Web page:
Question: What problems or concerns keep you from sleeping at night?

A: The high cost of living in our region and the impact this has on the ability of our community of immigrants, refugees, asylum seekers and asylum seekers to be successful in their lives keeps me from sleeping at night . While this impacts the lives of many San Diego residents, our foreign-born population may already be at a disadvantage given the challenges and impacts of migration, resettlement, and the rebuilding process in their new home.

This can hamper their ability to find safe and stable housing; may require multiple jobs to make ends meet; can make it impossible to create generational wealth; and more. Our foreign-born population is extremely entrepreneurial, but we need to do a better job of ensuring equitable access to opportunities for all. Mayor Gloria and city leaders are working on it and I know we will see some progress.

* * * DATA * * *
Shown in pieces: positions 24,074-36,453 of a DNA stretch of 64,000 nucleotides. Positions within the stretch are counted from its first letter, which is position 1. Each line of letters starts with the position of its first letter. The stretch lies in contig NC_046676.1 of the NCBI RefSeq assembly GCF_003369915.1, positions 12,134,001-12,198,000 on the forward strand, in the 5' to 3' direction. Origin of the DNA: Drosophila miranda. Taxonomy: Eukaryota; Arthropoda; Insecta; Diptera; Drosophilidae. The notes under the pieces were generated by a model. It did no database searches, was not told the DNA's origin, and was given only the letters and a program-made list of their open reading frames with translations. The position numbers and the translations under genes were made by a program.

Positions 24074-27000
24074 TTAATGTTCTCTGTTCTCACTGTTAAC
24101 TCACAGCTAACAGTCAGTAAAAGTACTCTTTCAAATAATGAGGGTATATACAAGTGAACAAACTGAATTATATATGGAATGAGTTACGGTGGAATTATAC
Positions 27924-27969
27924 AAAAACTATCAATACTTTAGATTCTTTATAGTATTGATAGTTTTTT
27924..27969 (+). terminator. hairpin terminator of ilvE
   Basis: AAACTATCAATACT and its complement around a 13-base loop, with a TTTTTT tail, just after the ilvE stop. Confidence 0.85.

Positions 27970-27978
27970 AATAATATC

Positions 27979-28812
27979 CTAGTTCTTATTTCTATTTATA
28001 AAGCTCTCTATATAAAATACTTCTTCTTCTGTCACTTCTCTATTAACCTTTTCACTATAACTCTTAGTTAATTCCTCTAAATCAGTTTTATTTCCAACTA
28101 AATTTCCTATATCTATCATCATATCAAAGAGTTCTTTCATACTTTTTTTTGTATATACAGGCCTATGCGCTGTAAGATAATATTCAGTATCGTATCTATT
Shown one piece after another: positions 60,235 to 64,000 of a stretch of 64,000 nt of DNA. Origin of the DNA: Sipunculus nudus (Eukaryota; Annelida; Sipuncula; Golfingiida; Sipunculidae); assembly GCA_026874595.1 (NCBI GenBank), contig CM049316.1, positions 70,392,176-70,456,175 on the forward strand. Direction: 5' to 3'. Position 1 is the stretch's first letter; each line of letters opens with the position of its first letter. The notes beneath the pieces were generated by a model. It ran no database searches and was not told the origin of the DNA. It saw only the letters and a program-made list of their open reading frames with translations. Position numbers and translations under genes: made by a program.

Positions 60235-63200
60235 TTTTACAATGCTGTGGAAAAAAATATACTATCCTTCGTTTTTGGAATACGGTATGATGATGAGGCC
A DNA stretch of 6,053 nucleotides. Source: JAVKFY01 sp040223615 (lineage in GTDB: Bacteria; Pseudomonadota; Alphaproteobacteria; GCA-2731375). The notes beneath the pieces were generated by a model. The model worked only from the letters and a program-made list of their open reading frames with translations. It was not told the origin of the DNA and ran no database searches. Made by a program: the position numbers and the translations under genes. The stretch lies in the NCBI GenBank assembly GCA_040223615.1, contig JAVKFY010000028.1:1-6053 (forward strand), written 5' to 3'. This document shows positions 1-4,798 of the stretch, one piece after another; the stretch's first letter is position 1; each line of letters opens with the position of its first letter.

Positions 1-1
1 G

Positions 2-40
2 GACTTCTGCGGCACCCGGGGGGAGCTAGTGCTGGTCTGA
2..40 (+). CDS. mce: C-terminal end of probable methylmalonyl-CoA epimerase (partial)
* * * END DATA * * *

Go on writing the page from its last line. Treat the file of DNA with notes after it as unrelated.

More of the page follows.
Lots of other things keep me awake at night: how to support our undocumented population; how to defend DACA beneficiaries; how to ensure equitable access to education and economic opportunities to improve economic mobility; how to build better trust between communities and government; and more.

Question: What do you think of the situation of the newly arrived Afghans in San Diego?

A: Our region’s refugee resettlement agencies, community organizations, Afghan-American groups, resident-led volunteer groups and many more have been working day and night to support incoming Afghans and create the welcoming environment. that these families deserve. But the challenges are immense: securing permanent housing remains difficult, and it delays other aspects of resettlement and integration – and this applies to all refugee populations arriving in our region. They have also experienced traumatic trips, and the sooner they have stability in their life, the faster they can rebuild themselves.

Question: What do you hear from the Afghan and Afghan American community in San Diego? How have people been since the Taliban took power?